The son of a small village businessman, John Blair’s uncle, Lambert Blair left his slave plantations in Berbice, Demerara and Surinam to John Blair and his cousin John MacEamon. He married Elizabeth Catherine before he left to his uncle’s estates in 1815.
He returned to Britain in 1818 and entered the Parliament from the Rotten Borough(a nominated borough where a person can buy his position to the Parliament by paying an amount to the owner of the borough) of Saltash, buying it from Michael George Prendergast. In the 1820 elections, he bought his seat, Aldeburgh from Samuel Walker. He was, expectedly, a  vocal opponent of any betterment in living conditions for the slaves after the Demerera Slave Rebellion of 1823. He became a member of the West India Committee and the ‘Committee of April 25, 1823’ formed to press the government for ameliorationist measures for the Crown colonies and to resist moves towards emancipation.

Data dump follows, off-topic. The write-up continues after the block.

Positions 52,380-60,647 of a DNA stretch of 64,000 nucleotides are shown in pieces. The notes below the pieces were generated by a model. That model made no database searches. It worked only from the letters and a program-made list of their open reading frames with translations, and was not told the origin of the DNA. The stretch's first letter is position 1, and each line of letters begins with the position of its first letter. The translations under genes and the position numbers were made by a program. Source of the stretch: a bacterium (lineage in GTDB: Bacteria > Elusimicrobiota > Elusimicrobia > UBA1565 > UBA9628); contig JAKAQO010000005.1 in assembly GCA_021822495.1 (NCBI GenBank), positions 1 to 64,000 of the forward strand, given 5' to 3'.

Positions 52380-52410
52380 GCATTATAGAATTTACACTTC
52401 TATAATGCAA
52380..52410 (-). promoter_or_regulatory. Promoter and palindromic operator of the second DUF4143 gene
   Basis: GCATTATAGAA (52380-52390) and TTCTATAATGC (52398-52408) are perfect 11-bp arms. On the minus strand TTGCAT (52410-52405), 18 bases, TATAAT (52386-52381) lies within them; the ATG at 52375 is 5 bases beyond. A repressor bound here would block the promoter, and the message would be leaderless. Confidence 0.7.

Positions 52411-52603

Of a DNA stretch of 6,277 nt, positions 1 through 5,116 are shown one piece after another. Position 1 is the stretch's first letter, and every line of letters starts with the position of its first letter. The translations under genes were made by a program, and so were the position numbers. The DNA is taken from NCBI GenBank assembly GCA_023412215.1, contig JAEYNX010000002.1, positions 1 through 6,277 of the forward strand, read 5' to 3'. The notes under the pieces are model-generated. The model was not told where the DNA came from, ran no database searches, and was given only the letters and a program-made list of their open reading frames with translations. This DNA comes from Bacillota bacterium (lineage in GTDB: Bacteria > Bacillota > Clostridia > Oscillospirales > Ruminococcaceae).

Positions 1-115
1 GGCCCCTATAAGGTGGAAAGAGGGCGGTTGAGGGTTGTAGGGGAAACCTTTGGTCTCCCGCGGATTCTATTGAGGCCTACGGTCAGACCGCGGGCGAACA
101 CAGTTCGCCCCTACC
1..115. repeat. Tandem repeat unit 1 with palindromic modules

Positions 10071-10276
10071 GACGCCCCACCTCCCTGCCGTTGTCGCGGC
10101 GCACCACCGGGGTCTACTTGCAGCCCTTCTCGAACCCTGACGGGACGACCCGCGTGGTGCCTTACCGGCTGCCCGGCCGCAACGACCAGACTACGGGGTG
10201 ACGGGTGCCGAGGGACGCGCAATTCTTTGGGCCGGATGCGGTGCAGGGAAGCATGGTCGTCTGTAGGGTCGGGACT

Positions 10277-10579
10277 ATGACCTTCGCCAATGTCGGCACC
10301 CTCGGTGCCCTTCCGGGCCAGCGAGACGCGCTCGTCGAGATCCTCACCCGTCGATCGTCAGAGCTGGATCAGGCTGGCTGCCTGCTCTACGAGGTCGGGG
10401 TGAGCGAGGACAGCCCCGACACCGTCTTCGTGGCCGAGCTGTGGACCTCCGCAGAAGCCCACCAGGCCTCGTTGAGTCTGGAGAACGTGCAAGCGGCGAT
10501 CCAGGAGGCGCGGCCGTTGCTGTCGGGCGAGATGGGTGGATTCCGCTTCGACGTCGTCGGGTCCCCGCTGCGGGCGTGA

When slavery was abolished, he had the distinction of being paid one of the highest compensation for loss of his slaves. He maintained a minimum of 1598 slaves and got a compensation of £83530 8Schillings 11pence from the British government for loss of his slaves. The claim was settled on 23 Nov 1835. It is an interesting thing to note that he just lost his slaves and not his plantations.
He came to Parliament, buying his seat from Minehead in 1830 and Wigtownshire in 1837. He died shortly after his defeat in 1841. His will went for 46 pages totalling £300,000.
His legacy passed through his wife’s family,the Earls of Courtown who changed their name to Stopford-Blair from Stopford.